Sometimes it’s about multiple rights

I posted this on my facebook account, but thought I’d post it here as well.  Of course, the chances that a non-gun person would read this is higher on my facebook account, but you guys might like it.

So, I’m guessing most of you have heard that someone has successfully managed to build a working firearm using nothing but 3D printed parts and a carpenter’s nail. Congress is freaking out over it. The designers have had it posted on the internet for a little while now. The BATFE has been asked about this several times and has posted a public letter stating that what these people are doing is legal as long as the person building the firearms is not selling them and is not a prohibited person (it is, in fact legal to build a firearm for personal use without background check, etc).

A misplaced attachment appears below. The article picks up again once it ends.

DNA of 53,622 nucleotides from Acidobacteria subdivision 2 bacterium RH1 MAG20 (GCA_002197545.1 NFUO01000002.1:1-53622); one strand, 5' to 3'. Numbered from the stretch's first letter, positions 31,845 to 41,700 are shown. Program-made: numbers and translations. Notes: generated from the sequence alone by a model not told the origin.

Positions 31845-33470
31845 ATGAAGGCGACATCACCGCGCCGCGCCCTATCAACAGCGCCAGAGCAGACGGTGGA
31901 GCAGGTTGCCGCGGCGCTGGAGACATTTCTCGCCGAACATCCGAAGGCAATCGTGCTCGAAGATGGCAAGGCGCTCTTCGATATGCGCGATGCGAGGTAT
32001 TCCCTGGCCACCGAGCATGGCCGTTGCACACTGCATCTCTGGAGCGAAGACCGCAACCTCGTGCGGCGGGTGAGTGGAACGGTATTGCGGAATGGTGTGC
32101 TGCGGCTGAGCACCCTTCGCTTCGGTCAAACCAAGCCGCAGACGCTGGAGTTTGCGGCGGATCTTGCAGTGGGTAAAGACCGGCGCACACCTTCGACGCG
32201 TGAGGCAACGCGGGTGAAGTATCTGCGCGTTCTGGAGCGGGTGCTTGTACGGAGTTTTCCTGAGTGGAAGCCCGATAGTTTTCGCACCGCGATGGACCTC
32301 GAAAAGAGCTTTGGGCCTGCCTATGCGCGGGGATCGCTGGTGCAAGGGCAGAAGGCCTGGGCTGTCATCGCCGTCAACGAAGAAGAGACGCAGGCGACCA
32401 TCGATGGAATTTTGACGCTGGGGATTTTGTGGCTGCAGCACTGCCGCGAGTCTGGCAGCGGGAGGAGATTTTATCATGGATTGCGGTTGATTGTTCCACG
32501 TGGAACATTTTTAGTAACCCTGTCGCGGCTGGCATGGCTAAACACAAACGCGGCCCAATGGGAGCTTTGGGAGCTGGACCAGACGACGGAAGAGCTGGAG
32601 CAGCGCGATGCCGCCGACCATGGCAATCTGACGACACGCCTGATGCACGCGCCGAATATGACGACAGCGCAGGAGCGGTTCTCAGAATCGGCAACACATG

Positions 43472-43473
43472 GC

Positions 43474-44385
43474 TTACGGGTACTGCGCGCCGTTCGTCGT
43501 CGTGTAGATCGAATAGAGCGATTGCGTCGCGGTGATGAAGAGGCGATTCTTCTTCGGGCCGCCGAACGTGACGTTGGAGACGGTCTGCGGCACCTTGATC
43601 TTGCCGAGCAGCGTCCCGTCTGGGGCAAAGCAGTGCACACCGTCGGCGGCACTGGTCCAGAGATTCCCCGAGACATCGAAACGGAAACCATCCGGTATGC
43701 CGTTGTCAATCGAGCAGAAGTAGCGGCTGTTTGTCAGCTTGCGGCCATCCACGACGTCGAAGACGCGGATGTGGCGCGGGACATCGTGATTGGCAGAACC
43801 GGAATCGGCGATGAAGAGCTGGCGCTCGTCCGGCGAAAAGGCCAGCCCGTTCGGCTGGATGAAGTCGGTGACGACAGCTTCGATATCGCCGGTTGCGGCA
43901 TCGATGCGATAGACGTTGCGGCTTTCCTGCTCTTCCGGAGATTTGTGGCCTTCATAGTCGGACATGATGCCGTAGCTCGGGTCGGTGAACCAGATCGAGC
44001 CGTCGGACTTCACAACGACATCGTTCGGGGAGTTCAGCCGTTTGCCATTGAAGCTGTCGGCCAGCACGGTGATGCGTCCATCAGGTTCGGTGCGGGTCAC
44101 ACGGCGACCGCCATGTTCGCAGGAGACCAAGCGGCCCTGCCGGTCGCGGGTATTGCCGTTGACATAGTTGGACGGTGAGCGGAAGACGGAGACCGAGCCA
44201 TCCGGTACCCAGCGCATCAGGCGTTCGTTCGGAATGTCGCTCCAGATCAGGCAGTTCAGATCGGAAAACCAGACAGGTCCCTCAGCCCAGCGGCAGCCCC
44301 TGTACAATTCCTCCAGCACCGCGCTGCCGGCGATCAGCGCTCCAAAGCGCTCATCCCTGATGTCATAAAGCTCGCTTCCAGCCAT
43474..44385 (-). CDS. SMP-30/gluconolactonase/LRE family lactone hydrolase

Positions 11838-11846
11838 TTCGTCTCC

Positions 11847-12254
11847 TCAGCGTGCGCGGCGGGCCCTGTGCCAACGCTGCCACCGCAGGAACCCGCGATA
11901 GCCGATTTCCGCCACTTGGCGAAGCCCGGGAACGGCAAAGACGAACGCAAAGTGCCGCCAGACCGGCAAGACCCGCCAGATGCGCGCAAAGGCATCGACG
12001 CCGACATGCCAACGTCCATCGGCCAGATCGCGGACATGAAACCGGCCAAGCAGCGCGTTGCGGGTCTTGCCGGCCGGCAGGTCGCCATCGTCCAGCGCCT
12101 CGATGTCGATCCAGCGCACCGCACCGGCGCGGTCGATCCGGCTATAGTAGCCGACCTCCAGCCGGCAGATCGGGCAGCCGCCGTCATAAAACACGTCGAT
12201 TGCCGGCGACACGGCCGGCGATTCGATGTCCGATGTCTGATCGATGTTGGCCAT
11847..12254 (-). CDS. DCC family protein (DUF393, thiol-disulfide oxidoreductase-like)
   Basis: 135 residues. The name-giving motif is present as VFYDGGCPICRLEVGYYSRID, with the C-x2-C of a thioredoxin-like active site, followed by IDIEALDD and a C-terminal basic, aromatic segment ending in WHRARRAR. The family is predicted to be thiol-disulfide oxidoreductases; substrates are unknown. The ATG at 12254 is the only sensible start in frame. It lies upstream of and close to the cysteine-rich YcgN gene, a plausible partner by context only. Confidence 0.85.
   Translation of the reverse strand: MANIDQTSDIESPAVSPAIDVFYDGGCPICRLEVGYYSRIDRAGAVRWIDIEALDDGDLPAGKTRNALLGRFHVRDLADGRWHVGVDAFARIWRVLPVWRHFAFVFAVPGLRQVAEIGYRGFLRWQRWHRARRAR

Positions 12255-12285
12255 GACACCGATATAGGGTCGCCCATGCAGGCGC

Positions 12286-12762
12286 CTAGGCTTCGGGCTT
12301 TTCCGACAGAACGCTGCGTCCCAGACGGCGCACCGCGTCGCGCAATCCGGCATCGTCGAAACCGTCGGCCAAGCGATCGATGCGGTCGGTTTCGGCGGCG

The original site ( has since removed the the files due to a take down “request” from the Department of Defense Trade Controls. Notice that it’s not from the BATFE or another law enforcement agency that normally operates inside the United States. It’s the Department of Defense. The reasoning is that they are potentially distributing this information to foreign entities that may or may not be good guys.

Here’s why this should matter to non-gun people. The is the exact same law that the US government used in an attempt to suppress PGP and similar encryption programs in the 90’s. This is the government reminding us that it believes that it has not only the power, but the right to censor the internet if it thinks that the information might have military value.

Of course, the reality is the old saying “the internet sees censorship as damage and routes around it,” but this is very much a 1st amendment issue as well as a 2nd amendment issue. The internet has become very much integrated into our lives, and the idea that the constitution ends where our national borders end now being interpreted as the constitution ends where the internet begins.

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